You’ve never read The Steel Claw, the noir sci-fi anti-hero from the pages of Valiant? In another look at the history of classic British comics, David McDonald explains why you really should...
Comics from the sixties and seventies often featured great art, odd and unique characters with adventure filled stories. But the stories rarely strayed from action filled cliff-hangers and there was never any uncertainty as to who the good guy was.
Louis Crandell, aka, the Steel Claw is different. He’s not just your run of the mill hero. He’s a bitter lab assistant, he’s a villain, a hero, a victim, a secret agent, a loner and even a superhero! His background is a mystery - how he acquired his prosthetic hand, his 'Steel Claw', is never fully explained.
His power of invisibility, gained through a lab accident which surged electricity through his Steel Claw rendering him temporarily invisible (including his clothes but not the Steel Claw!), is like all great superhero origins – simple…..that happened so this happens, now on with the story! His power is uncomplicated, get electrocuted - become invisible. The kryptonite in this story is that his length of invisibility can be unpredictable. It also leaves Crandell depleted; he needs to replete himself which can often leave him vulnerable.
The core simplicity of the character allows him to develop as a character. It allows for influence from TV and Film to seep into the stories, especially in the type of foes he encounters. Quatermass is a likely influence. James Bond, Danger Man and Batman all made their mark too, as did The Prisoner. These influences move Crandell’s character from a bitter lab assistant and villain, to a secret agent and member of British intelligence as a member of Storm Squad, and then to being a disillusioned loner in the Return of the Claw.
The story and character had progression, it changed with the times. The Steel Claw also had multi part stories, rather than 3 page one and done, this gave the character room to grow. Just as Crandell’s character changes, so too does the Claw itself, with various modifications being made, including the ability to move remotely. The Claw itself is as big a 'character' as Crandell.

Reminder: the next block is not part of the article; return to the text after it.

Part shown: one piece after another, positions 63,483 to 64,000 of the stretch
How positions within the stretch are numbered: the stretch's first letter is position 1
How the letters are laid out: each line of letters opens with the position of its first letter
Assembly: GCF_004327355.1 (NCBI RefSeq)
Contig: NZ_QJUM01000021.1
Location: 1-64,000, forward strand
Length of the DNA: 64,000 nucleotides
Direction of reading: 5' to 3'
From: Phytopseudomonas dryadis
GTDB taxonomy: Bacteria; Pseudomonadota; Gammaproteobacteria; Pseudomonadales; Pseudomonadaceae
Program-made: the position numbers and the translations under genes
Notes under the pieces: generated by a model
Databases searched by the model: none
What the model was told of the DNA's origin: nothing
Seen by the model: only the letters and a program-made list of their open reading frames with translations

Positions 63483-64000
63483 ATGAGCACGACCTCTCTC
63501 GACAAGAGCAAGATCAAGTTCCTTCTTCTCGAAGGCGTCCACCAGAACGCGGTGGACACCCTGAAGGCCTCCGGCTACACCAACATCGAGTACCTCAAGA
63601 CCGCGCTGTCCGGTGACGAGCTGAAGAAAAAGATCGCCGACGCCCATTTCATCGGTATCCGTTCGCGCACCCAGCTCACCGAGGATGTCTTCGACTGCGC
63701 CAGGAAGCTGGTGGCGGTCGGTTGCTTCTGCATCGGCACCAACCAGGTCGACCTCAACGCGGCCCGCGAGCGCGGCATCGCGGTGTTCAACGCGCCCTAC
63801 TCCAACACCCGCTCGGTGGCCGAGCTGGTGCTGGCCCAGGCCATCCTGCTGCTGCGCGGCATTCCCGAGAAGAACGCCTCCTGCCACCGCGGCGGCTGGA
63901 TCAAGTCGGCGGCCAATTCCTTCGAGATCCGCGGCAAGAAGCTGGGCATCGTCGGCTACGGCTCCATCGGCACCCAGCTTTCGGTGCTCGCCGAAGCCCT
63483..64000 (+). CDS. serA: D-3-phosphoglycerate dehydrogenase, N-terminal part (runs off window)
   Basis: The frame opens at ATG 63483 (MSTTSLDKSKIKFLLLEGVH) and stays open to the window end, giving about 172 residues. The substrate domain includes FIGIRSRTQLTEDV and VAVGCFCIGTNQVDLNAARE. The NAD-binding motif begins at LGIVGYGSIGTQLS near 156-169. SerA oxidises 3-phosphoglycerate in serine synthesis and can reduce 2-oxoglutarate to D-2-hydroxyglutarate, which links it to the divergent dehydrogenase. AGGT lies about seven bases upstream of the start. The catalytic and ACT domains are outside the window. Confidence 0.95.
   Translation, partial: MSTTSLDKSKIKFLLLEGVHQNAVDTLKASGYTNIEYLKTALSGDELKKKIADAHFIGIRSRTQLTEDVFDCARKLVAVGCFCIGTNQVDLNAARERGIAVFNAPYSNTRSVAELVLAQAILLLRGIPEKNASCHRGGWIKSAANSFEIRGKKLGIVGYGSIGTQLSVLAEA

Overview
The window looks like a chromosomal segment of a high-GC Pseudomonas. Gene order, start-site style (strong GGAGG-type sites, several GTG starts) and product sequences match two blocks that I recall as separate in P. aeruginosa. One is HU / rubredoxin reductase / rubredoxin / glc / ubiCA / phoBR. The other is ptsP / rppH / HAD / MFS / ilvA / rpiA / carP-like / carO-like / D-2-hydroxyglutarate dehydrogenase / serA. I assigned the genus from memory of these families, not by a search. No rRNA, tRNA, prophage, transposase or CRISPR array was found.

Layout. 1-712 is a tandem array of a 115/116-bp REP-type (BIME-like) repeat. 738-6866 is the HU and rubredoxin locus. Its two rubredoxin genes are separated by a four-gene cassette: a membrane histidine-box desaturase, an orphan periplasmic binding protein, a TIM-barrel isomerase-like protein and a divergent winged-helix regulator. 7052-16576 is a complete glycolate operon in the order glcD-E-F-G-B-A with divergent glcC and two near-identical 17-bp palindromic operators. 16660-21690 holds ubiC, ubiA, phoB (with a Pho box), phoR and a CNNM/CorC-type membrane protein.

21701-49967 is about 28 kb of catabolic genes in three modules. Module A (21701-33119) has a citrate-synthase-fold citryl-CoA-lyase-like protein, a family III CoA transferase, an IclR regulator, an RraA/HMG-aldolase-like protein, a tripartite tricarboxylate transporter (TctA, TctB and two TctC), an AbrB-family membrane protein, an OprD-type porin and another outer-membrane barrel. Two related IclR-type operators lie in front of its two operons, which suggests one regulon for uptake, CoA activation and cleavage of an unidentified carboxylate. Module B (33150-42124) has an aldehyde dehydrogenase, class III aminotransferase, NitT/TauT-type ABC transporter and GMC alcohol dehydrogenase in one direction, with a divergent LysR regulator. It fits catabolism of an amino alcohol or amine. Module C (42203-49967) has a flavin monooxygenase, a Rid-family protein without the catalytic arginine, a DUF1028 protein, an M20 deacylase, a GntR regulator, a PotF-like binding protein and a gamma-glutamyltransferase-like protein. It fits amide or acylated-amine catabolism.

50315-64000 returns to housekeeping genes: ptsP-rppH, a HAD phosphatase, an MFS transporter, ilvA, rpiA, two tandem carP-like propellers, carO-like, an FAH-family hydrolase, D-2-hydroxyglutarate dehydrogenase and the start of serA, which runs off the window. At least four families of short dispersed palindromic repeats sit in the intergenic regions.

All the stories carried a certain level of menace and reality, this was NOT Captain Hurricane! This reality was down in most part to the astonishing art by Spanish master Jesus Blasco. His heavy blacks and fine lines combined to give the Steel Claw world a materiality not seen in other strips in Valiant. The Steel Claw looked like our world, but its mix of the fantastic with the ordinary was sublime. Blasco was the main artist on The Steel Claw, drawing the majority of the strip, except for a short period in the late sixties when the Giolitto Studio from Italy provided the art. One of the artists to work on the strip through the Giolitto Studio was a young Massimo Belardinelli of 2000 AD fame.
The Steel Claw appeared in Valiant for over a decade in the sixties and seventies, written initially by Ken Bulmer, an established sci-fi author, and later, british comics legend, Tom Tully. During this time he also appeared in the Fleetway Stupendous series, a 128 page ‘pocket novel’ in the library format. The libraries contained all new material, aimed at an older readership. These stories were generally from The Steel Claw's more Bond-esque period.
Since his adventures ended in the Valiant in the early seventies, his appearances have been sporadic - generally Annuals and Holiday Specials. He has been revamped a few times since the early nineties in the 2000 AD Action Special, the Classic Action Holiday Special, and even in 2000 AD in 'Zenith'. He is mentioned in Rebellion's reboot of classic British comic characters in The Vigilant so hopefully we will see the return of the Claw in new adventures soon.
The Steel Claw is also one of British comics most reprinted comics with various reprints right across Europe He is especially popular in India where the character reprints still appear. It is up there with the great characters of British comics, He is an unconventional hero - long before Action and 2000 AD made them the norm in British comics.
To see why The Steel Claw is held in such high regard, Rebellion has three collections of the Steel Claw's adventures for you to be thrilled by, two from Valiant weekly and one from the Stupendous series.
Just remember readers, The Steel Claw is a professional hero - don’t go sticking your fingers in any sockets hoping for invisibility!
David McDonald is the publisher of Hibernia Comics and editor of Hibernia’s collections of classic British comics, titles include The Tower King, Doomlord, The Angry Planet and The Indestructible Man. He is also the author of the Comic Archive series exploring British comics through interviews and articles. Hibernia’s titles can be bought here www.comicsy.co.uk/hibernia. Follow him on Twitter @hiberniabooks and Facebook @HiberniaComics
All opinions expressed in this article are the author’s own and do not necessarily represent the opinions of Rebellion, its owners, or its employees.